Long-acting glucagon-like peptide 1 (GLP-1) agonists such as semaglutide, liraglutide, and tirzepatide are currently available in the U.S. for the management of obesity, especially in patients with impaired glucose tolerance.21,22 The primary outcome of a recent study indicated that the mean weight loss with weekly subcutaneous injections of semaglutide 2.4 mg was 15.4% at week 68, compared to a mean weight loss of 6.4% in those receiving daily subcutaneous liraglutide 3.0 mg.23 Another analysis compared daily oral semaglutide 14 mg with daily subcutaneous liraglutide 1.8 mg for obesity management in diabetic patients whose glycemic indicators were stable on metformin. The outcomes indicated a placebo-subtracted average weight loss of 4.2% with oral semaglutide compared to a placebo-subtracted mean weight loss of 2.7% with subcutaneous liraglutide at the end of the 26th week.24 Thus, whether administered orally or subcutaneously, semaglutide appears to be superior to subcutaneous liraglutide for the management of obesity. Figure 1 shows a comparison of the results from these two studies. Tirzepatide is a newer dual glucose-dependent insulinotropic polypeptide and GLP-1 receptor agonist.25 Although trials comparing the efficacy of tirzepatide and other GLP-1 are still underway, recent studies have demonstrated encouraging outcomes. An open-label, 40-week, phase III randomized trial comparing weekly tirzepatide and semaglutide in type 2 diabetes mellitus patients indicated that reductions in body weight were greater and statistically significant with tirzepatide than with semaglutide in the secondary endpoints.25 A more recent phase III placebo-controlled, double-blind, randomized trial comparing percentage weight loss for three different doses of weekly tirzepatide showed a significant and sustained reduction in weight, with a higher percentage of weight loss observed with higher doses.26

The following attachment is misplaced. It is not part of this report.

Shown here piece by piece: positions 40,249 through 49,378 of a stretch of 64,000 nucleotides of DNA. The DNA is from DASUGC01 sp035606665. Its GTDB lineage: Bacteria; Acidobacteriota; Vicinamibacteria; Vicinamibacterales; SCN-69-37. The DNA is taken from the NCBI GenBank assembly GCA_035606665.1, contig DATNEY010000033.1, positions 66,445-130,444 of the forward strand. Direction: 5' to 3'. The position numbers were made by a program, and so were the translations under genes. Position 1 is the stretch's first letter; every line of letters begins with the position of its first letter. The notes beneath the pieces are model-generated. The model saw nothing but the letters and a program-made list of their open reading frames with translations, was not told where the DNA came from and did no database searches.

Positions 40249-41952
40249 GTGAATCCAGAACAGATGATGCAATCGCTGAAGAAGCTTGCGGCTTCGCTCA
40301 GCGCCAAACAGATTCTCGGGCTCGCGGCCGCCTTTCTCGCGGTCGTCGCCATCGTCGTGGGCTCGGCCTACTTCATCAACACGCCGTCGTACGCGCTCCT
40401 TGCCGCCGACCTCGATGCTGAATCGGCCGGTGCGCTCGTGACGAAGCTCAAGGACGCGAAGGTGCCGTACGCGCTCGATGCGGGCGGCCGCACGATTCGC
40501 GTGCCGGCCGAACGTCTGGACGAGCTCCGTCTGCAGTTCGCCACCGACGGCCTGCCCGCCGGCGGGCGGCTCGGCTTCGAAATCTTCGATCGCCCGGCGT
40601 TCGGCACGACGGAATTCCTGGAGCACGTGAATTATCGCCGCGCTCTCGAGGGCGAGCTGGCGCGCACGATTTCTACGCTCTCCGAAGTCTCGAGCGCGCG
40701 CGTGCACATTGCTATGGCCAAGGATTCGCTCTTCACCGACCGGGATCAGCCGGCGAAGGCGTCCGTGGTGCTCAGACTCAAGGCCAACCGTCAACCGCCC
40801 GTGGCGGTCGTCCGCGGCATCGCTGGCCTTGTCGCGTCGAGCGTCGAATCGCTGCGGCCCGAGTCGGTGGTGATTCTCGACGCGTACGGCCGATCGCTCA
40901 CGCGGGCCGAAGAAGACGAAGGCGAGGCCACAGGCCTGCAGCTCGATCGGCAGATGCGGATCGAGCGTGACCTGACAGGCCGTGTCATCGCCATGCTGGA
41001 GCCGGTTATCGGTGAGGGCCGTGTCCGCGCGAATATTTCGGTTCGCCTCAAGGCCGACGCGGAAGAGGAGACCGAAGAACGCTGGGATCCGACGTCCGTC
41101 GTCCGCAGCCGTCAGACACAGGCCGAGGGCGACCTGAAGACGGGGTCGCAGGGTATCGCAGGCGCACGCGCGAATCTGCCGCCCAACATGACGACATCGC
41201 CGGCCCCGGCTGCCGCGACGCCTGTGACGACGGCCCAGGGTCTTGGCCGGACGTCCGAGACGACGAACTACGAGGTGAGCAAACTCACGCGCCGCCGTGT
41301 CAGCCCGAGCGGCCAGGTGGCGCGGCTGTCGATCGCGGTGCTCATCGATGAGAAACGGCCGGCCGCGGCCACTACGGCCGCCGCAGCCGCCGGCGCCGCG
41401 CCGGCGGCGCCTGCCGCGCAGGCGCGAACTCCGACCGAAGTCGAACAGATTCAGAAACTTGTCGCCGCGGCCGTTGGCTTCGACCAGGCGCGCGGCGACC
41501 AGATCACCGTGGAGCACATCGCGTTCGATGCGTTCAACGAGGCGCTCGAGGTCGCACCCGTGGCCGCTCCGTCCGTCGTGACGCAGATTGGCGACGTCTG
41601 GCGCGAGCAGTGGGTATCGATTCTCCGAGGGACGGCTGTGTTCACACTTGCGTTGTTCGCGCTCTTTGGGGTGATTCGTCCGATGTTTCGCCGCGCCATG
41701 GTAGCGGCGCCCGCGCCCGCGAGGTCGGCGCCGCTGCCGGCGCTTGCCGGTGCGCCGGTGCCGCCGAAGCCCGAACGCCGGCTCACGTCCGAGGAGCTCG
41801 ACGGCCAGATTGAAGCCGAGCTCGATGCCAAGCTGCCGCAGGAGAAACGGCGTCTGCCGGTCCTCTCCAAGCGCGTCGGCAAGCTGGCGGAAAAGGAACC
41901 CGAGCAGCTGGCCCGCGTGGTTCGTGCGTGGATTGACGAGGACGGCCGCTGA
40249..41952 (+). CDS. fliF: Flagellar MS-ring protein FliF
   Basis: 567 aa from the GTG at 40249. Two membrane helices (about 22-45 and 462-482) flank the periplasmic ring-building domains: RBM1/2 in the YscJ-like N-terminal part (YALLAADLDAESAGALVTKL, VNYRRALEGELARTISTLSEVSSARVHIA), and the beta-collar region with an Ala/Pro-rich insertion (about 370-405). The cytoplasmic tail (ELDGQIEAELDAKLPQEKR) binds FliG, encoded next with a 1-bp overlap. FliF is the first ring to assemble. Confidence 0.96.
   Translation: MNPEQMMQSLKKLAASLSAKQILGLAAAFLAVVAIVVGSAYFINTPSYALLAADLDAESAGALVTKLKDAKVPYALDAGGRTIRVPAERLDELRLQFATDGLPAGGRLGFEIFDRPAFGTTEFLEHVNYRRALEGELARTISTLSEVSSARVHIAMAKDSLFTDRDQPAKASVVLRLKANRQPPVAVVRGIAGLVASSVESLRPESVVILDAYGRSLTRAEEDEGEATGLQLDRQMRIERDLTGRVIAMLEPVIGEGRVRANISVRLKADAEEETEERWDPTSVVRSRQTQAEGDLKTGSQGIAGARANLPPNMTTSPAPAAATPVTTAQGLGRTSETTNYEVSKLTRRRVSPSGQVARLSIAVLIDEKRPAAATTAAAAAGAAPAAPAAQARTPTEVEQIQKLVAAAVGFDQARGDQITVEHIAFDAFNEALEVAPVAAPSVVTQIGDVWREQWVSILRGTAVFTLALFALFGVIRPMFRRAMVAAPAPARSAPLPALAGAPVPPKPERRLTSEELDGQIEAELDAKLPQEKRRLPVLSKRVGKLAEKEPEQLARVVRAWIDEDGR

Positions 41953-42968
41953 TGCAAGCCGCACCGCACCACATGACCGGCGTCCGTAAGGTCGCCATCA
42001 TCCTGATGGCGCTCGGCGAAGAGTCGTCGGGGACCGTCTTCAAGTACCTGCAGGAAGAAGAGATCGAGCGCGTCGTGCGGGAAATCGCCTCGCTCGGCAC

Outcome efficacy of semaglutide and liraglutide.
Fig. 1  Outcome efficacy of semaglutide and liraglutide.

The left graph shows the mean percent weight loss (%WL) at week 68 by comparing weekly subcutaneous semaglutide to daily subcutaneous liraglutide. The right graph shows the mean percent weight loss (%WL) at week 26 by comparing daily oral semaglutide to daily subcutaneous liraglutide. %WL, percent weight loss.


Orlistat is a reversible inhibitor of gastrointestinal lipases, traditionally employed for obesity management.21,22 Orlistat, combined with lifestyle changes, contributed to a reduction in weight by 5.8 kg compared to 3.3 kg with placebo over 4 years.27 A 37.3% reduction in the risk of diabetes mellitus was observed in patients treated with orlistat vs. placebo. Orlistat has an excellent long-term safety profile, and serious adverse events are rare.28 Despite this, a high rate of gastrointestinal side effects such as oily stools, diarrhea, abdominal pain, and fecal spotting, as well as interactions with several drugs affecting their bioavailability and effectiveness, limits adherence and makes it a less popular option.29